called from the figure of a castle which Brigus bore for his Arms on his
banner. Brigus sent a colony into Britain, who settled in that territory
now known as the counties of York, Lancaster, Durham, Westmoreland,
and Cumberland, and, after him, were called Brigantes ; whose posterity
gave formidable opposition to the Romans, at the time of the Roman
invasion of Britain.

35. Bile was king of those countries after his father's death ; and his
son Galamh [galav] or Milesius succeeded him. This Bile had a brother
named Ithe.

36. Milesius, in his youth and during his father's life-time, went into
Scythia, where he was kindly received by the king of that country, who
gave him his daughter in marriage, and appointed him General of his
forces. In this capacity Milesius defeated the king's enemies, gained
much fame, and the love of all the king's subjects. His growing great-
ness and popularity excited against him the jealousy of the king ; who,
fearing the worst, resolved on privately despatching Milesius out of the
way, for, openly, he dare not attempt it. Admonished of the king's
intentions in his regard, Milesius slew him ; and thereupon quitted
Scythia and retired into Egypt with a fleet of sixty sail. Pharaoh
Nectonibus, then king of Egypt, being informed of his arrival and of his
great valour, wisdom, and conduct in arms, made him General of all his


forces against the king of Ethiopia then invading his country. Here, as
in Scythia, Milesius was victorious ; he forced the enemy to submit to
the conqueror's own terms of peace. By these exploits Milesius found
great favour with Pharaoh, who gave him, being then a widower, his
daughter Scota in marriage ; and kept him eight years afterwards in

During the sojourn of Milesius in Egypt, he employed the most
ingenious and able persons among his people to be instructed in the several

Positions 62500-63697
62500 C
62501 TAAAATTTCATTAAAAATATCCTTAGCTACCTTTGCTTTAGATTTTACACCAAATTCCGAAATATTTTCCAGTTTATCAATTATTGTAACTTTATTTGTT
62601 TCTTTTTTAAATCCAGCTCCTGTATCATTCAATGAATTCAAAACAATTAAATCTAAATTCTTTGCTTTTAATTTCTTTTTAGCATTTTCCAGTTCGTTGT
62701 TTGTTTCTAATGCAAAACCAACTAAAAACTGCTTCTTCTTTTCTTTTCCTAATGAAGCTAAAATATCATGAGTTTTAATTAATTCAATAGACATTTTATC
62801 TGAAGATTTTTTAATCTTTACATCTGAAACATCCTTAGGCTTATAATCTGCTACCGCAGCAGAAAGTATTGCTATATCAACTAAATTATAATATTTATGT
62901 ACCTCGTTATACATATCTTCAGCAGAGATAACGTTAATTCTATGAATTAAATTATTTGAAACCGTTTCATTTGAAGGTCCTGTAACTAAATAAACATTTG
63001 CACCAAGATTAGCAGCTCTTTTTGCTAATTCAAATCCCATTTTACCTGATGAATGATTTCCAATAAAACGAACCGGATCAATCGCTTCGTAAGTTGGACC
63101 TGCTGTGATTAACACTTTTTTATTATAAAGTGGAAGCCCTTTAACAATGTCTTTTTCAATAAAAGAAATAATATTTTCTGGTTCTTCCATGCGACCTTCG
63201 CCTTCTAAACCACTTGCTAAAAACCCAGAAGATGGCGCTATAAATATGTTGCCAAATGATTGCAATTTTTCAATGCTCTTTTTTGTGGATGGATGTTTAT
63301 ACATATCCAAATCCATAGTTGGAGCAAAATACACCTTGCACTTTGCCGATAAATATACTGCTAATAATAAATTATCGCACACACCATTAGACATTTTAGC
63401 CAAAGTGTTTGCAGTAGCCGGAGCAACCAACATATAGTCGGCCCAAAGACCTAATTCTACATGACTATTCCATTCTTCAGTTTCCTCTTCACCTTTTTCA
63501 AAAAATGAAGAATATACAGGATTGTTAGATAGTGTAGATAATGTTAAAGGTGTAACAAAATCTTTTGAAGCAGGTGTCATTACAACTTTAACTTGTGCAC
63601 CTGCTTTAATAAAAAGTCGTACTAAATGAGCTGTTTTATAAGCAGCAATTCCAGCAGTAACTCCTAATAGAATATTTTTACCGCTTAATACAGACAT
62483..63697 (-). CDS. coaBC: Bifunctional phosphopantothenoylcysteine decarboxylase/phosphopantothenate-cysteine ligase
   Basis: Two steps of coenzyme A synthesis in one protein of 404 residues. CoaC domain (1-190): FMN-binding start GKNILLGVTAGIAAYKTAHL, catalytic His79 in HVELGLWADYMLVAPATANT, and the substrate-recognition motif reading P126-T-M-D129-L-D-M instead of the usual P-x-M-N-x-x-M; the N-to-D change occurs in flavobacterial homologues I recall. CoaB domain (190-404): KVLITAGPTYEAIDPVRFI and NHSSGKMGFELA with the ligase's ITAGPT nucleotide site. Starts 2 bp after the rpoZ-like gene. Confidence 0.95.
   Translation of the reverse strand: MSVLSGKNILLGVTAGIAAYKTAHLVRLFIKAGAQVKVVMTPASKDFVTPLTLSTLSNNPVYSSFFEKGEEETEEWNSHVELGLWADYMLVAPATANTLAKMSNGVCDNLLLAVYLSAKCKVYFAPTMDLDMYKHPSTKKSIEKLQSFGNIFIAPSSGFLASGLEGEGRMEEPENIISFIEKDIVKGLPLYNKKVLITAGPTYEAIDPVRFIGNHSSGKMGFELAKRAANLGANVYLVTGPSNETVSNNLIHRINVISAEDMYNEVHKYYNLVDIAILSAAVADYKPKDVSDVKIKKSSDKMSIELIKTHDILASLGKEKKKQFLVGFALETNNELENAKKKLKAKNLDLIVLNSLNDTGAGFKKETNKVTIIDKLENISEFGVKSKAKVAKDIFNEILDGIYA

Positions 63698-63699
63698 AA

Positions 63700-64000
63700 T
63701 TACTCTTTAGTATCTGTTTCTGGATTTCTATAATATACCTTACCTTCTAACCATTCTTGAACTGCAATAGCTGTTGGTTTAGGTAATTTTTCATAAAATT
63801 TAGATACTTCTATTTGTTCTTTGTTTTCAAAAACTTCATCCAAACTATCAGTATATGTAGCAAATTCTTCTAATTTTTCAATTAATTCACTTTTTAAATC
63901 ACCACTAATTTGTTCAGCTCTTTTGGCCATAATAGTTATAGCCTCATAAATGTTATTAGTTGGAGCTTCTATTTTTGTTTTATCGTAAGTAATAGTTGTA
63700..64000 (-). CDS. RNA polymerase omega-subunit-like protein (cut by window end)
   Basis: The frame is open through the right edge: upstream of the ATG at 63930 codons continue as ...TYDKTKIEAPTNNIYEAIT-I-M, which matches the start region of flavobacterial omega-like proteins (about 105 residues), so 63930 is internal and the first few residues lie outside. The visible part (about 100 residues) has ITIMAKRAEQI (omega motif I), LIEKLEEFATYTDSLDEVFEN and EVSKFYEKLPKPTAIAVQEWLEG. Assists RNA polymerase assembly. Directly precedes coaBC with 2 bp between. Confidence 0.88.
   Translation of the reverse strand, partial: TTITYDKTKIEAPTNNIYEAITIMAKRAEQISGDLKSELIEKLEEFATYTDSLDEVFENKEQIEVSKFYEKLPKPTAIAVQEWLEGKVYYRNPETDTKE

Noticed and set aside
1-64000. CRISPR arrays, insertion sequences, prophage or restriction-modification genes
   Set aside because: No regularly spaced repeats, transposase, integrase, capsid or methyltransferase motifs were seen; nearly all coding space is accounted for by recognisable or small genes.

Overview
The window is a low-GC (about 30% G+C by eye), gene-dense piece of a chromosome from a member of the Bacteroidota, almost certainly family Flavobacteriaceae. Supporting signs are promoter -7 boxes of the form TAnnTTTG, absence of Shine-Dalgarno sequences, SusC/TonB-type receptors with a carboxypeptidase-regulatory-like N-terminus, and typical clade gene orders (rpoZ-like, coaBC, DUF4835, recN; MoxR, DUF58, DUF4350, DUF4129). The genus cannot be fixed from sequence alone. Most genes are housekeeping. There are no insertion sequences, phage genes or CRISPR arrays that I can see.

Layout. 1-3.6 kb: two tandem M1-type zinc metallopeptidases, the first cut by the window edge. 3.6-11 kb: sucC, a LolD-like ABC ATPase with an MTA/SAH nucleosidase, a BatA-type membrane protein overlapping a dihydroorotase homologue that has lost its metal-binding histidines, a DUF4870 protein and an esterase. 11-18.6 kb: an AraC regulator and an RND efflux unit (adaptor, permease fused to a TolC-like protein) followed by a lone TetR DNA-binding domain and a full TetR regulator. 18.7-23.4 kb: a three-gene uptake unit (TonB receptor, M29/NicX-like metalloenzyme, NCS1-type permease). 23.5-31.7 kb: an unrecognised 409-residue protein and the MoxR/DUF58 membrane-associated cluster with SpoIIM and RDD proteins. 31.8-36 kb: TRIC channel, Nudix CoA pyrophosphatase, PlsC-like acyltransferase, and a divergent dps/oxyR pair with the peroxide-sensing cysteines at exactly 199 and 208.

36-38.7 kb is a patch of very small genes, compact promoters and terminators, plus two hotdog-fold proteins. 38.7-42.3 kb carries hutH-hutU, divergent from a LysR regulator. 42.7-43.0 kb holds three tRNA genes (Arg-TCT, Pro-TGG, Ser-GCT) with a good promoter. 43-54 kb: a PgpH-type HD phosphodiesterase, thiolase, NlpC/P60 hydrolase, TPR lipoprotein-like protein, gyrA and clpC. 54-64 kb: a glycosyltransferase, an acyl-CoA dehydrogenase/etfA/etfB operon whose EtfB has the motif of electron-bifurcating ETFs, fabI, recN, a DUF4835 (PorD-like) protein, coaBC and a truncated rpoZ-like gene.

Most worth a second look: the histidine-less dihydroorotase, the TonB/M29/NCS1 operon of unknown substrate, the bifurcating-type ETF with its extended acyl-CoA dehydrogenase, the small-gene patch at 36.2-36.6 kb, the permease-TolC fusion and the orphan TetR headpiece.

trades, arts, and sciences used in Egypt ; in order to have them taught to
the rest of his people on his return to Spain.

[The original name of Milesius of Spain was, as already mentioned,
" Galamh" {gall : Irish, a stranger ; amh^ a negative affix), which means, no
stranger : meaning that he was no stranger in Egypt, where he was called
" Milethea Spaine," which was afterwards contracted to " Mil6 Spaine"
(meaning the Spanish Hero), and finally to " Milesius" (mileadh : Irish, a
hero ; Lat. miles, a soldier).]

At length Milesius took leave of his father-in-law, and steered towards
Spain ; where he arrived to the great joy and comfort of his people, who
were much harasssed by the rebellion of the natives and by the intrusion
of other foreign nations that forced in after his father's death, and during
his own long absence from Spain. With these and those he often met ;
and, in fifty-four battles, victoriously fought, he routed, destroyed, and
totally extirpated them out of the country, which he settled in peace and

In his reign a great dearth and famine occurred in Spain, of twenty-
six years' continuance, occasioned, as well by reason of the former troubles
which hindered the people from cultivating and manuring the ground, as
for want of rain to moisten the earth; but Milesius superstitiously
believed the famine to have fallen upon him and his people as a judgment
and punishment from their gods, for their negligence in seeking out the
country destined for their final abode, so long before foretold by Cachear
their Druid or magician, as already mentioned — the time limited by the
prophecy for the accomplishment thereof being now nearly, if not fully,
expired. To expiate his fault and to comply with the will of his gods,
Milesius, with the general approbation of his people, sent his uncle Ithe,
with his son Lughaidh [Luy], and one hundred and fifty stout men to
bring them an account of those western islands ; who, accordingly, arriv-
ing at the island since then called Ireland, and landing in that part of it
now called Munster, left his son with fifty of his men to guard the ship,
and with the rest travelled about the island. Informed, among other
things, that the three sons of Cearmad, called Mac-Cuill, MacCeacht, and
MacGreine, did then and for thirty years before rule and govern the
island, each for one year, in his turn ; and that the country was called
after the names of their three queens — Eire, Fodhla, and Banbha, respect-
ively : one year called " Eire," the next " Fodhla," and the next " Banbha,"
as their husbands reigned in their regular turns ; by which names the
island is ever since indifi'erently called, but most commonly "Eire,"*

* Eire : Ancient Irish historians assert that this Queen was granddaughter of
Ogma, who (see ante, page 47, in Note No. 5, under "Tuatha de Danans,") invented


because that MacCuill, the husband of Eire, ruled and governed the
country in his turn the year that the Clan-na-Mile (or the sons ofMilesius)
arrived in and conquered Ireland. And being further informed that the